The auto-detection tool helps analysts to detect every single risk from event descriptions in Web media. However, individual risk analysis is not sufficient because rarely a risk activation happens in isolation. According to the annual report from the World Economic Forum, the connectivity among risks is common and complicated. The global risks are clustered into five categories but their links include both intra-category and inter-categories edges, both types of which are common. Most of the societal risks can activate under influence of economic (profound political and social instability), environmental (rapid and massive spread of infectious diseases) or geopolitical (large-scale involuntary migration) risks. The yearly WEF Global Risk Report is based on the experts’ answers to the annual questionnaires that ask about each risk probability of activation, such activation costs to global economy and interconnectivity between risks. This dependence on expert opinions raises one important question: “how well do the experts estimate risk probability of activation, impact, and interconnectivity?” followed by another: “are their networks reliable, integrated, and representative?” To partially answer these questions, here, we create another risk network based only on the risk events discovered in Web media data. Then, we compare the resulting network with the WEF global risk network for the same risk nodes to assess both networks correctness and authoritativeness. We expect that the network from event risk data will be biased towards risks with high level of public awareness, which tend to be directly related to human lives, such as “Asset bubble” and “Extreme weather event”.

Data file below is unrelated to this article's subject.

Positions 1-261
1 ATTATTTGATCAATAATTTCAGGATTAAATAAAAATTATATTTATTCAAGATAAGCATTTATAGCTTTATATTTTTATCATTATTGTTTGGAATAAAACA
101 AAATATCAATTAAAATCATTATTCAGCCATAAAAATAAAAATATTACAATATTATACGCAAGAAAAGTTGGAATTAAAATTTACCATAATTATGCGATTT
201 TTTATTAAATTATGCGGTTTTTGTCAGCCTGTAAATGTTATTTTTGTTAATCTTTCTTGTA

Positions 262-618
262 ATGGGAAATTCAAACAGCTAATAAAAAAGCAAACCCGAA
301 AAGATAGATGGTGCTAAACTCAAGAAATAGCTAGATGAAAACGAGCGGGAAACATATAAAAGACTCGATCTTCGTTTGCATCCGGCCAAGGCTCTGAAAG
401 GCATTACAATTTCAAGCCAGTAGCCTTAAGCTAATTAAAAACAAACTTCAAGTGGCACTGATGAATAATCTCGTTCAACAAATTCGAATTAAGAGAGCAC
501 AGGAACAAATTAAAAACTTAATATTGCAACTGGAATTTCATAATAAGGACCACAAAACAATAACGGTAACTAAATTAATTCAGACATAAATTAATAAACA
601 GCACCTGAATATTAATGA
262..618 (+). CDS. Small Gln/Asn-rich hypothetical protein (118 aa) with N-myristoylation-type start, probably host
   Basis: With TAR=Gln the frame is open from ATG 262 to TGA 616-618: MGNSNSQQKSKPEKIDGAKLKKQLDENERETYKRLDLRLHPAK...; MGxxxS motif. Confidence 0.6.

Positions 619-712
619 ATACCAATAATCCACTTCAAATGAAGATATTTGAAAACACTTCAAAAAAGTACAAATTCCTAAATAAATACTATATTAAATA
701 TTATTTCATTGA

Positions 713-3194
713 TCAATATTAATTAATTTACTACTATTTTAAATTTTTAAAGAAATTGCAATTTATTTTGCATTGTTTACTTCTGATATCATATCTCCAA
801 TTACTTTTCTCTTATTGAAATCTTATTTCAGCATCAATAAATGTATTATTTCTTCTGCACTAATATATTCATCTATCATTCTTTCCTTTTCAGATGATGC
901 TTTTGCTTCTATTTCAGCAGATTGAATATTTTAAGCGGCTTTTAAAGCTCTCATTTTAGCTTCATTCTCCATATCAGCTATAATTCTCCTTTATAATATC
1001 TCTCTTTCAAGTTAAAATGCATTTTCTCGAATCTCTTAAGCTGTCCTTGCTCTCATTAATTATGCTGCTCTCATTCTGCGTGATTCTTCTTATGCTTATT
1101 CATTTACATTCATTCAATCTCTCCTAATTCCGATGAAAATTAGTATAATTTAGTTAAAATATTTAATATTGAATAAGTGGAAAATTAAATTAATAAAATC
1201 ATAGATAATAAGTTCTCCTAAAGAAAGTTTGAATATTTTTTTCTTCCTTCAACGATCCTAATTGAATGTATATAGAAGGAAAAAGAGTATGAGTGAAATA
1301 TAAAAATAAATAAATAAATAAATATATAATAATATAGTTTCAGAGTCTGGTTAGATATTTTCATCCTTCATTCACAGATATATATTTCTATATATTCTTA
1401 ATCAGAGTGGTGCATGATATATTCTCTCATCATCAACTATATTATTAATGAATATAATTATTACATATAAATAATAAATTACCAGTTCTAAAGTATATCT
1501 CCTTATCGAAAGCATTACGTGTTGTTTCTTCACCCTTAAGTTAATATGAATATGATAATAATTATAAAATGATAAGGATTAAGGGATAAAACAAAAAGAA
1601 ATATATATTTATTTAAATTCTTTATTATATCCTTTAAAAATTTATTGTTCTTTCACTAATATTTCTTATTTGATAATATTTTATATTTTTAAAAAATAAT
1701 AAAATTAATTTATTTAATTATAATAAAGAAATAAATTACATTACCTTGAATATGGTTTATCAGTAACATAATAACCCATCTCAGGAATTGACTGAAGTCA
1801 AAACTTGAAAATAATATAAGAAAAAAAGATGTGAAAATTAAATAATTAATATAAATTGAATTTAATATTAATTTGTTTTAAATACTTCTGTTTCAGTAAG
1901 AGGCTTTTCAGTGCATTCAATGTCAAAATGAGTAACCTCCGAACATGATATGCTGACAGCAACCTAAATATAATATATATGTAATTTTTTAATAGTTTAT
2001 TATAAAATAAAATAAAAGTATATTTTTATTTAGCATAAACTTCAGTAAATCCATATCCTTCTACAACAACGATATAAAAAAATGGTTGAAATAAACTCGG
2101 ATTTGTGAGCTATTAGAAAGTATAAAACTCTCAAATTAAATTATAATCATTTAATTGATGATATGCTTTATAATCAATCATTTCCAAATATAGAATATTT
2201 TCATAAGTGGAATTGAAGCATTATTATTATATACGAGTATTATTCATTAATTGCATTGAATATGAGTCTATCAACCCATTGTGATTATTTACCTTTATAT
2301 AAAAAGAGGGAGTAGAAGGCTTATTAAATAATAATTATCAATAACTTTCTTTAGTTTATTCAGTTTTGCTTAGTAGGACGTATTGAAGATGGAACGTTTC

Although the global risks attempt to represent events which have direct impact on global economy and systematic impact on the entire world, most of the time, the risk events occur locally and have regional effects and influence. Thanks to the specific characteristic of the risk-events dataset, we extract local information from each event record and build connections between the locations and related risks. Having collected data for the period from year 2000 to 2014, we illustrate the different regional patterns of five risk categories on the world political maps.